The asymmetries which Mackinnon notes have not just divided the left in different parts of the UK: they have also been part of the dissolution of one of the main ways in which the post-war consensus was framed within the Labour Party As Satnam Virdee has argued, this was based on the assumption that, over time, socialist nationalist struggles for social justice and democratisation, and their eventual 'ideological incorporation' into the nation, would be mediated by the Labour Party and the trade union movement. (20) In this regard there is a relation between the politics of de-industrialisation and the rupturing of the post-war social settlement.
Devolution has also offered important possibilities for the left however: Scotland and Wales have retained a more social democratic approach, 'resisting market-oriented reforms and emphasising professional values, public health, planning and service integration'. (21) Furthermore, the representation of greens and socialists in Scotland has already put new issues onto the political agenda, and the new Scottish Green MSPs--such as the radical land rights campaigner Andy Wightman--are likely to carry on with this. The election of two People Before Profit AMs in Derry and West Belfast is also significant. There have also been attempts to forge alternatives within the devolved nations, especially for some of the de-industrialised regions at the sharp end of neoliberal restructuring. Thus Plaid Cymru's Greenprint for the Valleys represents a useful attempt to think about an alternative environment and economic strategy for regional development. This is particularly significant in a context of proposed steel plant closures and struggles against open-cast mining.
The response to all this from the two main Westminster parties has been instructive. Left gains in devolved nations have frequently been articulated as unfair by the political right in UK. Westminster Labour, meanwhile, has often remained aloof from such gains, rather than promoting them as exemplars of what a more ambitious UK Labour government could achieve. In this regard the right, while gaining limited traction and presence in either the Welsh assembly or the Scottish parliament, has been able to use devolution in a strategic fashion. In the 2015 Westminster election debates the Tories sought to intensify the differences between the centre-left parties, and between different parts of the UK, and benefited from exploiting these divisions while simultaneously playing on fears that a Labour government would be in the SNP's pocket. This became a crucial part of the political narrative of the election.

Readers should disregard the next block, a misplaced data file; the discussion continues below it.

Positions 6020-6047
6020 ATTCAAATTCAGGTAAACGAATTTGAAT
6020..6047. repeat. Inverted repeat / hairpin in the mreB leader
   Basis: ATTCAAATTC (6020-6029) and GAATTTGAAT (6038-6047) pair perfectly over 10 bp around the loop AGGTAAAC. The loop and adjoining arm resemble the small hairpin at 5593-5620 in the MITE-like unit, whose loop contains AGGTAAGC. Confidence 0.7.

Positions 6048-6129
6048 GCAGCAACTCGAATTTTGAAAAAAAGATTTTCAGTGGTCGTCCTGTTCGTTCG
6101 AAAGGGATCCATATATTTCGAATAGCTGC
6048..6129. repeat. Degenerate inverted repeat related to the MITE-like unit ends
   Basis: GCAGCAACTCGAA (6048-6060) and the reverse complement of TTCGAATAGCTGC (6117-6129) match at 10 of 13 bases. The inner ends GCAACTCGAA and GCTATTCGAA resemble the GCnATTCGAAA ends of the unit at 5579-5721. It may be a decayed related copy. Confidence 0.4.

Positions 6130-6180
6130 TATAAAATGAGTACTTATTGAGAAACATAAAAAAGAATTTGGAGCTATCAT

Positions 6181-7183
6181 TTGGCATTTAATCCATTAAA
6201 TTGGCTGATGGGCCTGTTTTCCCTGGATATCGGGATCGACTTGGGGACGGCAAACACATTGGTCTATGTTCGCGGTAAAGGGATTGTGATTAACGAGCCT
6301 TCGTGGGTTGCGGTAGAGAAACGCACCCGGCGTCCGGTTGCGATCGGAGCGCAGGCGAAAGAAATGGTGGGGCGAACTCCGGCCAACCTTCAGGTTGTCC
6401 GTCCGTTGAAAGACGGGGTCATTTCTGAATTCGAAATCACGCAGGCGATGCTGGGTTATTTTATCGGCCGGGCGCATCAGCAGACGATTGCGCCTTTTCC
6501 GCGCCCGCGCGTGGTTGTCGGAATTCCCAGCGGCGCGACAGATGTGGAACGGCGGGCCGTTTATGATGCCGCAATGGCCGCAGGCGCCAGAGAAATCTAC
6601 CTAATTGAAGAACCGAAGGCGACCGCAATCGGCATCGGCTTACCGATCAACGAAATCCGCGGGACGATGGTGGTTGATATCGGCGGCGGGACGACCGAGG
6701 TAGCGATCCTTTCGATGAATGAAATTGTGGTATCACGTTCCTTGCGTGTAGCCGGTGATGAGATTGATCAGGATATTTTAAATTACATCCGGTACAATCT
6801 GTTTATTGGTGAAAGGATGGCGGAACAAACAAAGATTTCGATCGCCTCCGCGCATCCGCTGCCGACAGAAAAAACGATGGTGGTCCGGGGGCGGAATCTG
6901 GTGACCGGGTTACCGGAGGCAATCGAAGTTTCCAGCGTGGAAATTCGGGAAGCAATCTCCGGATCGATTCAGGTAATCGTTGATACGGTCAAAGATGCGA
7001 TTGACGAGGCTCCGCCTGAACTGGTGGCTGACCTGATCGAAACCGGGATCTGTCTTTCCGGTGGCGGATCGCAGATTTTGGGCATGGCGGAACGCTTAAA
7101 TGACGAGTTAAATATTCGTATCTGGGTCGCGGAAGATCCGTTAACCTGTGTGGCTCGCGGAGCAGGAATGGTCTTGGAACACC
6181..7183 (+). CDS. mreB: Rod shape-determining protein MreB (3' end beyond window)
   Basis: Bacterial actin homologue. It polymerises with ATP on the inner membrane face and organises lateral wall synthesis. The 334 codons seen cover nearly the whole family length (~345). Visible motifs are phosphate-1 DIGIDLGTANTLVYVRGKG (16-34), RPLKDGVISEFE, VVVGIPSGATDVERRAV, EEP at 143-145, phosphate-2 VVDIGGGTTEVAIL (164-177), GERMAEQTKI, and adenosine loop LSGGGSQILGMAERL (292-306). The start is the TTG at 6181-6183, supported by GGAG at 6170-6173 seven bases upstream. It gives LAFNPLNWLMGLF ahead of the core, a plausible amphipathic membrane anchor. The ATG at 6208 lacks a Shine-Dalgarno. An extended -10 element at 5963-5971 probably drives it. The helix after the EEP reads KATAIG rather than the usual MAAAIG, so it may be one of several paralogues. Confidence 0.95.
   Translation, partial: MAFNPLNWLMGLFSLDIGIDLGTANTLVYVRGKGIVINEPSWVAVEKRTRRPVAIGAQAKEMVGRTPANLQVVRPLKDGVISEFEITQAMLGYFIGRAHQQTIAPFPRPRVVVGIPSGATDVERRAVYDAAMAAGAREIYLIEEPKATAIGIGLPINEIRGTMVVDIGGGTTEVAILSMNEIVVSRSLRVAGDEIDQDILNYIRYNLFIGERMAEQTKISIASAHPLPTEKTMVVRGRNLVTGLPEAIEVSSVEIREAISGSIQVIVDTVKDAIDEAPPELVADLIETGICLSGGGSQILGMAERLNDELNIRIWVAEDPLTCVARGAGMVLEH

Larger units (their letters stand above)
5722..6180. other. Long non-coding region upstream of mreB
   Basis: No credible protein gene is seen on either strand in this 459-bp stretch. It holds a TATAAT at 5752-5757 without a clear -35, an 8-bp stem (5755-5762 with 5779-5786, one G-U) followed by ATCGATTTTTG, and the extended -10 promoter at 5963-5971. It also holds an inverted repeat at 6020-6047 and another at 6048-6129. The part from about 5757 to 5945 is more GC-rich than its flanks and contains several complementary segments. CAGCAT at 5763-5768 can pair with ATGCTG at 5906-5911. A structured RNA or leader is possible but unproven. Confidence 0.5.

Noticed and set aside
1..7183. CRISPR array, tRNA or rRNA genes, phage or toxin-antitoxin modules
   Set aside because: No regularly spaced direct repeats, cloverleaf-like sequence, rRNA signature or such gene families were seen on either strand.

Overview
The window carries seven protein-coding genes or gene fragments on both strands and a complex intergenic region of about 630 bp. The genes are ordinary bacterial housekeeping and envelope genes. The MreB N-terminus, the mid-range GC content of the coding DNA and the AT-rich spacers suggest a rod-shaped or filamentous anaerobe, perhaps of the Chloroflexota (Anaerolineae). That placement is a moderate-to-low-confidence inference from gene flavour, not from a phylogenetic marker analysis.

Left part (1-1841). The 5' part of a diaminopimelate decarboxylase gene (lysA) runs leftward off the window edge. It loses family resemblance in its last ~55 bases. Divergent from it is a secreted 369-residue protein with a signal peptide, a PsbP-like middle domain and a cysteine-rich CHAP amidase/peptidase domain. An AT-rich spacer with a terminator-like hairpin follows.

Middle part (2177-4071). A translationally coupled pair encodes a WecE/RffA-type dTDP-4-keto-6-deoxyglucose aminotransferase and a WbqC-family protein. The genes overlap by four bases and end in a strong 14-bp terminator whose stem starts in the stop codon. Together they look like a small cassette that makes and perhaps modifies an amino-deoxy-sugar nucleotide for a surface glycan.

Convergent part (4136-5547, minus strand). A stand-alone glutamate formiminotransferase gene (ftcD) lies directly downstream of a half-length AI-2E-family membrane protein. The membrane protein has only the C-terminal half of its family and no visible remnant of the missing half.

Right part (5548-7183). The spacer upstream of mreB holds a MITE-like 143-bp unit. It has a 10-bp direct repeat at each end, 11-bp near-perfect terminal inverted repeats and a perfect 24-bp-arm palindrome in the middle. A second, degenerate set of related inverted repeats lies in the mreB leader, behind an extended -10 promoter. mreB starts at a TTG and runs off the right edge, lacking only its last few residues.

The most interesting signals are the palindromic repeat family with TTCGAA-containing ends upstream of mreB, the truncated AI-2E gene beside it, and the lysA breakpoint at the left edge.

These developments show the importance of fostering a political culture of exchange and alliance, rather than division, between different left/centre-left parties. There are also real resonances between the ruptural moment represented by the independence movement in Scotland and the desire for change that crystallised around Corbyn's election to the Labour leadership. The political spaces these movements have opened up have the potential to be significant. This suggests the possibility--if different conceptions of politics could be intensified/aligned--of shaping a new challenge to the existing neoliberal hegemony of UK politics, of constructing something that might look like a post-neoliberal consensus. Both in Scotland and in the Labour Party there has been a significant re-engagement with political processes and parties: the SNP and Greens dramatically increased their membership after the referendum, as did the Labour Party after Corbyn's election.
These commonalities represent a significant possibility, but their geographical fragmentation cautions against any sense that they could be easily united in to a 'national popular' strategy as of old. In this sense there are lessons to be learned from the failure of Ed Miliband's One Nation Labour strategy within this more pluralised terrain. Equally, though--and contra to suggestions by Corbyn and McDonnell there is little sense that an appeal to class loyalties could transcend such divided geographies, not least because this misses the extent to which identifications of class and nation are interwoven. This poses the question of how a broader hegemonic politics might be fashioned that connects and articulates different sites and places, and different political parties and traditions on the left, without linking them to a singular national project. Thinking through what terrain might be shaped here is central to thinking about the future of left politics in the UK.